Kentucky lawmakers form dream team to draft sports betting bill

Kentucky lawmakers form dream team to draft sports betting bill

Kentucky lawmakers want a piece of the U.S. sports betting pie after the country’s highest tribunal repealed the Professional and Amateur Sports Protection Act (PASPA) of 1992, according to the Kentucky Public Radio.

Kentucky lawmakers form dream team to draft sports betting billA bi-partisan panel, consisting of six members of the state House of Representatives and three members of the Senate, has been formed to draft and file legislation to implement legal sports betting in Kentucky.

Some of the members of the bi-partisan panel were among the lawmakers who pushed for regulation of sports betting in Kentucky in 2017. Sen. Julian Carroll was the first to propose legalizing the activity last September, but his bill didn’t make any progress in the Senate. Rep. John Sims and Rep. Dean Schamore peddled the legalization of sports betting in the lower chamber but their bill got stalled in committee.

Based on their timeline, the nine-member legislative team has six months to study, research, and write a bill that will pave the way for betting on professional sports “and possibly some limited instances of college sports, while banning wagering on high school or below level sports.” They plan to file companion bills for each chamber during the 2019 legislative session, according to the lawmakers.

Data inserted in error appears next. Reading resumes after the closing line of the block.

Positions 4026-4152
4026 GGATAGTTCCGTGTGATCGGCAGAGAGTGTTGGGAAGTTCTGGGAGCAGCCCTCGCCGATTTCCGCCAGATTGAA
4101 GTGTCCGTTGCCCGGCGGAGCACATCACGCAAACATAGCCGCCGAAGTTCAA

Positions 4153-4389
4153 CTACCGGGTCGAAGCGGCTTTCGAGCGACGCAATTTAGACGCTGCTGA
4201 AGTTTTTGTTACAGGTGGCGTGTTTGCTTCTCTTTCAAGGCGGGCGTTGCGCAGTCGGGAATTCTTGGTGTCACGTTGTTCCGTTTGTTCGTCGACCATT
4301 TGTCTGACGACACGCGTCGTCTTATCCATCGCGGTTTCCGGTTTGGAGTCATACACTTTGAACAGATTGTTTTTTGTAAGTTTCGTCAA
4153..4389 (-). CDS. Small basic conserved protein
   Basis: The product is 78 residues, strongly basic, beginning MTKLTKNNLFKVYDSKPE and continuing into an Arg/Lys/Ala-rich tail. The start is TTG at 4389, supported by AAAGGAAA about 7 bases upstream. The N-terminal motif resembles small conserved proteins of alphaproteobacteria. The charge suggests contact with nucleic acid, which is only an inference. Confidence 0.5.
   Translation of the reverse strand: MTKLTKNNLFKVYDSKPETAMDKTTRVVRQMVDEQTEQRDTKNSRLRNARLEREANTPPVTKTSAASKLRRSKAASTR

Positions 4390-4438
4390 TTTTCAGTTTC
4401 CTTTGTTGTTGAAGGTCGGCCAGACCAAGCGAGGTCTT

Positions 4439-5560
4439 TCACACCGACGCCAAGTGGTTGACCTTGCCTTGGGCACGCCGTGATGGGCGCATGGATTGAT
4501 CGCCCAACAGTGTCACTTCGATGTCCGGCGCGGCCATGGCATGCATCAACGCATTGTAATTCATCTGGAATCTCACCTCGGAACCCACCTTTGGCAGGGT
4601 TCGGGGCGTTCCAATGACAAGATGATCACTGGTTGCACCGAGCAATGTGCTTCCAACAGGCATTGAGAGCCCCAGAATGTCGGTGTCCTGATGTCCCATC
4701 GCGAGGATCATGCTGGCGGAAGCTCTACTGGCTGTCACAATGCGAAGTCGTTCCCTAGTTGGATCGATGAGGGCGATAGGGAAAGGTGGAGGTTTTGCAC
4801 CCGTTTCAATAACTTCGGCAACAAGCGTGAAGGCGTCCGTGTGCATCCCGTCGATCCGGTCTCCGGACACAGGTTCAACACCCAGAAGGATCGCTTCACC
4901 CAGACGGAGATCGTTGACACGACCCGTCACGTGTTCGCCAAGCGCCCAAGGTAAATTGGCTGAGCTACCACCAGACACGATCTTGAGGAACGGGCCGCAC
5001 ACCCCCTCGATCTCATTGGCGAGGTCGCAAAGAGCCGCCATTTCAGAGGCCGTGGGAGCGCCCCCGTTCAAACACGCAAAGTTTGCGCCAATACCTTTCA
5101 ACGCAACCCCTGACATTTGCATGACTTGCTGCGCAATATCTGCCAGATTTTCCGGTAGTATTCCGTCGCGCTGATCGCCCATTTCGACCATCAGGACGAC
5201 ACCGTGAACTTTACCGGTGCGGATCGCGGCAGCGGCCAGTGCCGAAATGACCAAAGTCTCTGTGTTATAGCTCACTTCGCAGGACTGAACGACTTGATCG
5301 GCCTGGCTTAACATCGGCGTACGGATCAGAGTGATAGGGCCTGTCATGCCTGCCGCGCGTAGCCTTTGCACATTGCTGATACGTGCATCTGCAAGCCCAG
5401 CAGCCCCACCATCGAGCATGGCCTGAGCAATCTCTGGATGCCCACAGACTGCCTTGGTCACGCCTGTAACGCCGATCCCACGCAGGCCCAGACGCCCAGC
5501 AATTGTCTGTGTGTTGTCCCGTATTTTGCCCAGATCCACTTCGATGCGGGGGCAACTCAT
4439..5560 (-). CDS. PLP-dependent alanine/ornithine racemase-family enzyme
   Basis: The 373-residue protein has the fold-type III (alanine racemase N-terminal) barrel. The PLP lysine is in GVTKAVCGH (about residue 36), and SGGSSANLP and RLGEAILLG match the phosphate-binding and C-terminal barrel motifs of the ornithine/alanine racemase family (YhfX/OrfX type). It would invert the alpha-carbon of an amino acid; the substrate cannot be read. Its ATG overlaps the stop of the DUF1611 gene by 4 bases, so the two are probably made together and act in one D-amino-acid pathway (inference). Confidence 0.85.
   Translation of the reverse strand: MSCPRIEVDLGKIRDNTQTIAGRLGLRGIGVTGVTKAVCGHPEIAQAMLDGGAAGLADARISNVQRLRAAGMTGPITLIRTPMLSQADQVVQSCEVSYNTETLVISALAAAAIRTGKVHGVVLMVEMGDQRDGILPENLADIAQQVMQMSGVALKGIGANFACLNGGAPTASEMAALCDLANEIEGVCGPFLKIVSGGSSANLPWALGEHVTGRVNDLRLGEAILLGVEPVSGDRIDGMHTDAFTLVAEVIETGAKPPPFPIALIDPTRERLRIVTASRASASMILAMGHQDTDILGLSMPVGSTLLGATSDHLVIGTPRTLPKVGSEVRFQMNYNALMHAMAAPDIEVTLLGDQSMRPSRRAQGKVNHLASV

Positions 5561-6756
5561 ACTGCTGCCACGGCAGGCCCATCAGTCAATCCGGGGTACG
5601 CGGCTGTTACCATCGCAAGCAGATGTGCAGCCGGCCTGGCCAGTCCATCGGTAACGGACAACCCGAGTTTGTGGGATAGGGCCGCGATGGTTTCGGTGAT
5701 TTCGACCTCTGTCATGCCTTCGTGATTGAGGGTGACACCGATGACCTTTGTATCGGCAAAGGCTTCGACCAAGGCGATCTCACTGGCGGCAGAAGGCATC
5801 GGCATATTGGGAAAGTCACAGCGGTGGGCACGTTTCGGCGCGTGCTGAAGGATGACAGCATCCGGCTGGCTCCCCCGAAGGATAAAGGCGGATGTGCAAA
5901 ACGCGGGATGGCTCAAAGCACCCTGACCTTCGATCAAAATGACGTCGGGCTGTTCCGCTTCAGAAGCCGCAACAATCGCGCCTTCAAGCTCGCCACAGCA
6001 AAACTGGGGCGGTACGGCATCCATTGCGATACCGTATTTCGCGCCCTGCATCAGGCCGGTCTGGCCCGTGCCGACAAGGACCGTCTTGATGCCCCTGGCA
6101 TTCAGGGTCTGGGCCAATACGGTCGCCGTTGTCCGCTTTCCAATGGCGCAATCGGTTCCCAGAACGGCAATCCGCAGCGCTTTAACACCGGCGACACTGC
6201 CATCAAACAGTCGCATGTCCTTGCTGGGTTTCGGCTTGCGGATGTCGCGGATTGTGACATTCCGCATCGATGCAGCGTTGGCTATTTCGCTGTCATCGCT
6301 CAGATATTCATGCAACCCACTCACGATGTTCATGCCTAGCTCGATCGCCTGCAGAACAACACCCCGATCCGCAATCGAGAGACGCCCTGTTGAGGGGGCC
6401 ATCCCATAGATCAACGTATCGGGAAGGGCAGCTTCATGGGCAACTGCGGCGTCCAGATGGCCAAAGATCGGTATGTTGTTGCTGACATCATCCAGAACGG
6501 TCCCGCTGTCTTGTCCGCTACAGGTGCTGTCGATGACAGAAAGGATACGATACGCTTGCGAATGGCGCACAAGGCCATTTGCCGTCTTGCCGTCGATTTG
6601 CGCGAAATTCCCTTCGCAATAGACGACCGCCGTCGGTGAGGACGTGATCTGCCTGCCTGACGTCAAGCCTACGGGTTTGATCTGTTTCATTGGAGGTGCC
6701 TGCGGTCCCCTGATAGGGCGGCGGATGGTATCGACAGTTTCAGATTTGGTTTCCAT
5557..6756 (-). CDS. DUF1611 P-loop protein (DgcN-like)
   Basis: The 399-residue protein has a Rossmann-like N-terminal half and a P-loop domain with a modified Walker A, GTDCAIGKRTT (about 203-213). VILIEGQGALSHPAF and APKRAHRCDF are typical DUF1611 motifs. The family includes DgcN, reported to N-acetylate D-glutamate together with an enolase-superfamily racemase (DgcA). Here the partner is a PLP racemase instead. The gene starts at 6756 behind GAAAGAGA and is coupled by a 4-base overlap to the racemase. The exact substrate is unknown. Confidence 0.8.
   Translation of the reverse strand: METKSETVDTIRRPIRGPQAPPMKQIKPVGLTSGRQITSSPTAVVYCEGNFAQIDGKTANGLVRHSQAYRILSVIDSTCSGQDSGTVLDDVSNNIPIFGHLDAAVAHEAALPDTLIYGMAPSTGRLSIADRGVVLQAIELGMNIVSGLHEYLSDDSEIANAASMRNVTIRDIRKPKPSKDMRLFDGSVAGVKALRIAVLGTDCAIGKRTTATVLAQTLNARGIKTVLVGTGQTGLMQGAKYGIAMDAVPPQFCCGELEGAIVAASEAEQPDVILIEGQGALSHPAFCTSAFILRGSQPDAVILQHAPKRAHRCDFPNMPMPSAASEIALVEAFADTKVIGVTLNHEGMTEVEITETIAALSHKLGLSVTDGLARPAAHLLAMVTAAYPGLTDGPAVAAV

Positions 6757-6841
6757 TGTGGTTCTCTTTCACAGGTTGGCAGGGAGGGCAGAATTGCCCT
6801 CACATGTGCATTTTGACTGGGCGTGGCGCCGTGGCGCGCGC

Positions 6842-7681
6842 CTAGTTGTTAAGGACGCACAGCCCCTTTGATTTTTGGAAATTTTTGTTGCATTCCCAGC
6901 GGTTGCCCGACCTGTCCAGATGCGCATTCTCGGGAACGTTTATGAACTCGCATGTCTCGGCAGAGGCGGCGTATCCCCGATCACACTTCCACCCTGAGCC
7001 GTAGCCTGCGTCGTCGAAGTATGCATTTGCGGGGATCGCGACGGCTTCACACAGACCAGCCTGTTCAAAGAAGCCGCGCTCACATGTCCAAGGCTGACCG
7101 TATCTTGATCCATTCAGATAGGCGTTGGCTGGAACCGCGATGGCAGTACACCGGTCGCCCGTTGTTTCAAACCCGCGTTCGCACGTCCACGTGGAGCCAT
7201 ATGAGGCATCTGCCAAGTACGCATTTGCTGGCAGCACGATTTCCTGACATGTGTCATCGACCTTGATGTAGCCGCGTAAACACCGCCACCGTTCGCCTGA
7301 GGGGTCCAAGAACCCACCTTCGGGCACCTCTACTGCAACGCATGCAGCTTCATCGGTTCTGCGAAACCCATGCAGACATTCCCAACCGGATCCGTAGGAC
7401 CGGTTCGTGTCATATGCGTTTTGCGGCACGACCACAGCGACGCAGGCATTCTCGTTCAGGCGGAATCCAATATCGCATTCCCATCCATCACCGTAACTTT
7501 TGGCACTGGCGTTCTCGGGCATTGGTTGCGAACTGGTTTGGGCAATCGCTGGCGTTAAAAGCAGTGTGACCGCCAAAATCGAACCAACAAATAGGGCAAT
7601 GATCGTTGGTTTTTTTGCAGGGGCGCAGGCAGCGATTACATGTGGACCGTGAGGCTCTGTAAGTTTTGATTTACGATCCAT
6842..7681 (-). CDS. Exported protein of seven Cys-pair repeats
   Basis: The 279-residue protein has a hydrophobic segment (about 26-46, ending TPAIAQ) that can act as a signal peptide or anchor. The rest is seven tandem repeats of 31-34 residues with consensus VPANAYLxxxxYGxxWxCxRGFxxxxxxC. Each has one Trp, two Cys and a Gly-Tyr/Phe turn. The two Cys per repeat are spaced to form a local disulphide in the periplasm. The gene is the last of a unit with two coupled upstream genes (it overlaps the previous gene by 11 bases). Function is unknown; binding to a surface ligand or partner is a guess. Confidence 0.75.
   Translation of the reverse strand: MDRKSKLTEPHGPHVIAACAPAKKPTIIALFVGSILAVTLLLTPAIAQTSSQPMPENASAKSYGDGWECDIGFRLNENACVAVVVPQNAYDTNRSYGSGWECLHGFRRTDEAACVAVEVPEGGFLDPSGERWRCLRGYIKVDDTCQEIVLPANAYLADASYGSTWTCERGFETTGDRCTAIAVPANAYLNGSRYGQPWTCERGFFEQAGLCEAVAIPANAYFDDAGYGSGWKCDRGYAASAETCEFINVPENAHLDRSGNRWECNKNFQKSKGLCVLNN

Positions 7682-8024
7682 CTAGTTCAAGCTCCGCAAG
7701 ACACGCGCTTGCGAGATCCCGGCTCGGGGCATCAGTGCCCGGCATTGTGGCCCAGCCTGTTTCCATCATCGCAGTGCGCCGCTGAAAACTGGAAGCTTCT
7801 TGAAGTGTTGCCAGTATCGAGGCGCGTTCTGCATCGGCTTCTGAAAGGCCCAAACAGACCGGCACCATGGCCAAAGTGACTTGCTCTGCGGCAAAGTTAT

Rep. Jason Nemes, one of the lawmakers tasked to write the sports betting bill, believes that legalizing betting will provide additional revenue for the cash-strapped state. He estimated that Kentucky may earn $6.5 million and $26 million annually through licensing and taxes.

“It’s a way that we can bring more money into the state’s coffers to pay for much-needed programs but it also increases the freedom of our citizens to direct their entertainment dollars where they think they ought to,” Nemes said, according to the news outlet.

The Bluegrass State has been relying on pari-mutuel gambling at horse racing tracks and slot machine-style games for gaming revenues over the past years. As the state’s budget deficit widens, lawmakers were left without a choice but to study proposals to accommodate sports betting and even allow casinos.